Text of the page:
FAIRFIELD — In a push to maintain Quincy Street as affordable housing, the Representative Town Meeting approved an agreement to purchase the property.

The town legislative body passed the resolution unanimously and without discussion this week. It comes after several week’s of discussions and presentations.

Town officials should close on the property by the end of October, said Mark Barnhart, Fairfield’s director of community and economic development. He added the current homeowner would lease the house before moving while she ties up some loose ends.

The property was once part of a U.S. Navy site purchased by the town and subdivided into individual building lots, Barnhart said at an earlier presentation about the proposal. When the town sold the property, he said, it mandated that any buildings on the property be affordable housing. The mandate included a right of first refusal to repurchase if the owner was looking to sell.

Barnhart said the town wants to purchase the property, and possibly surrounding lots that also used to be part of the site, to maintain and redevelop the units there and ensure their long-term use as affordable housing. He said the town may also want to add additional units on the property.

“There’s an opportunity to, perhaps, create additional housing units here through a redevelopment plan,” he said. “So, this would be the initial step. The idea, the intent, would be to purchase additional properties contiguous to this lot, working with willing sellers, aggregate those parcels and redevelop the site.”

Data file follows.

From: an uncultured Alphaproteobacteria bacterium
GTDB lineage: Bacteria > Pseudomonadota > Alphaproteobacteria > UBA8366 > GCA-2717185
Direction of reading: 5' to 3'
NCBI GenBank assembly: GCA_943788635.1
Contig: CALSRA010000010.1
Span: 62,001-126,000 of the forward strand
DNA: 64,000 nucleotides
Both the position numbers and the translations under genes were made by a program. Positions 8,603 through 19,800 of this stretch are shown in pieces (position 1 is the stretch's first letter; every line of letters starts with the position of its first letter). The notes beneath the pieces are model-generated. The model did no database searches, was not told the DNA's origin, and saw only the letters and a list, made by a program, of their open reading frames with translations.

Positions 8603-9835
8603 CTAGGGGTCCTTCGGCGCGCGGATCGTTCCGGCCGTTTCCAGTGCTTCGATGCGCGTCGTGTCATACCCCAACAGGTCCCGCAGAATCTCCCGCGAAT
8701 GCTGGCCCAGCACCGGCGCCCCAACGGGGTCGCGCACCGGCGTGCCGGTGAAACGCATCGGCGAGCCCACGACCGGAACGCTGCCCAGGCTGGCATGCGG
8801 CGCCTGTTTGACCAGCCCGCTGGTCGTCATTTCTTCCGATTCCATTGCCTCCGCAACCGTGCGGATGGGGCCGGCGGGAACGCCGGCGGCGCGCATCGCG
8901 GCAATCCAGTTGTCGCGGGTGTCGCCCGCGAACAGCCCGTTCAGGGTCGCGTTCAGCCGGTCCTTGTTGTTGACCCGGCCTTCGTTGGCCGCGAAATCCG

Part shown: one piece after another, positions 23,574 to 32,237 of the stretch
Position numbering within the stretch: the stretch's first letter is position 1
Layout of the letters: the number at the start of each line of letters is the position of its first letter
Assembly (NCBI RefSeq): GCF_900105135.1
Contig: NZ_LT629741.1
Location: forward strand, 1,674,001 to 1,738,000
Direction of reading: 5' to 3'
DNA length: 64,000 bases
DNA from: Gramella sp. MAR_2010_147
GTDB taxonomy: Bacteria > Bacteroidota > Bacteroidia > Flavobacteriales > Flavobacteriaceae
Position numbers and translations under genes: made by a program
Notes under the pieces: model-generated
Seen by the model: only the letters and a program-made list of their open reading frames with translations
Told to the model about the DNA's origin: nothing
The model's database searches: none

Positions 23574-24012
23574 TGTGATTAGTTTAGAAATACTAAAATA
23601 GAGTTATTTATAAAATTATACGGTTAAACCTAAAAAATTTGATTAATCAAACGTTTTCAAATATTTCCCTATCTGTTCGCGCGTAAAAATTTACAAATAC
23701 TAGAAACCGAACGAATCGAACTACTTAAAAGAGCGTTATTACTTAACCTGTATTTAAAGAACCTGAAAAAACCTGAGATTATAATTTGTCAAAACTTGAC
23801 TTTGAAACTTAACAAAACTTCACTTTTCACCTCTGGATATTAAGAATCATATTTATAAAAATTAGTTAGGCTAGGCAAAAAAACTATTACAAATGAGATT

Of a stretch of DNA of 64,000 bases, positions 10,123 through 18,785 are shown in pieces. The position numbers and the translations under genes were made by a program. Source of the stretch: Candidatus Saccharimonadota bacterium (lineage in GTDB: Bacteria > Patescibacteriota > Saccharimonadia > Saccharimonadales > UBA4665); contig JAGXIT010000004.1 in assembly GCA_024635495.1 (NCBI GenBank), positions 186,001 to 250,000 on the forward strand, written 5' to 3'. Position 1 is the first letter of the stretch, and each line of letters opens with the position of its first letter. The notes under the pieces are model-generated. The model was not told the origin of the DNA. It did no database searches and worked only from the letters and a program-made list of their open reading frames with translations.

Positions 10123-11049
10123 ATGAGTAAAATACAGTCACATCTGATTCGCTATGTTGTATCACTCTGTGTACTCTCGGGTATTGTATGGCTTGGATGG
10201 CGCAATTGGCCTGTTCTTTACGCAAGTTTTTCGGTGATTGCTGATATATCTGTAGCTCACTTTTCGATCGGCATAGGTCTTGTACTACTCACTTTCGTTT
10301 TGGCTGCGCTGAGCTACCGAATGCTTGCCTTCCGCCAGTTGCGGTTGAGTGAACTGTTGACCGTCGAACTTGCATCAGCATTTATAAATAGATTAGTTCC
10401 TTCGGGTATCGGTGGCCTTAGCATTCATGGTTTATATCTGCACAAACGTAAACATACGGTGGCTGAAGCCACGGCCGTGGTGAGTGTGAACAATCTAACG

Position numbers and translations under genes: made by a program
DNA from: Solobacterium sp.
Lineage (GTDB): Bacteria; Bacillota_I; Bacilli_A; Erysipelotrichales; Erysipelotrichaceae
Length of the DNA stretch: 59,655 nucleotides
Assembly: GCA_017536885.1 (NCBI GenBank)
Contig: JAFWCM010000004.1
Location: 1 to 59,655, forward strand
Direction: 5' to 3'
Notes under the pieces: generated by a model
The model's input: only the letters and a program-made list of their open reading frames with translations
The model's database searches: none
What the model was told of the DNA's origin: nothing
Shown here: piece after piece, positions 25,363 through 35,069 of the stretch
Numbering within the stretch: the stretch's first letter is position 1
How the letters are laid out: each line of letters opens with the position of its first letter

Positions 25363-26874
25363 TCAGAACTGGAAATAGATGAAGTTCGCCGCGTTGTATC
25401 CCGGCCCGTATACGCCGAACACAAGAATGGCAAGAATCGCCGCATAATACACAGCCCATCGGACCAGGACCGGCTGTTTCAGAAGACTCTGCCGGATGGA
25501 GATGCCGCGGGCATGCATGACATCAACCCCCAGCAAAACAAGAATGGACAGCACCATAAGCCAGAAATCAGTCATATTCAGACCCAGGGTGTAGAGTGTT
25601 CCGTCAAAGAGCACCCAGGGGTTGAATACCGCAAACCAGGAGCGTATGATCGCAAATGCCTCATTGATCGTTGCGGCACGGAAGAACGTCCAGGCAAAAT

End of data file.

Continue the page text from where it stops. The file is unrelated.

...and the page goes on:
Barnhart said the goal of a larger project would be to demolish the existing units and build ones that are flood resistant and energy efficient. He said the town worked with a collection of homeowners and non-profit developers in a similar process a few years ago, but was not able to secure financing for the project.

After that, the town created a housing trust fund, Barnhart said. He noted that if they could not redevelop the site, they would sell the property for the purchasing price, while keeping the affordable mandate in place.

In a meeting three weeks ago, Selectman Tom Flynn, who had postponed the vote for a week so he could inspect the property and research the plan for it, said he was in favor of reaching the affordable housing threshold set by the state as quickly as possible to end an era in which 8-30g is being “used against the town and its neighborhoods.”

A state regulation, 8-30g allows developers to not meet local zoning restrictions if their application has an affordable component.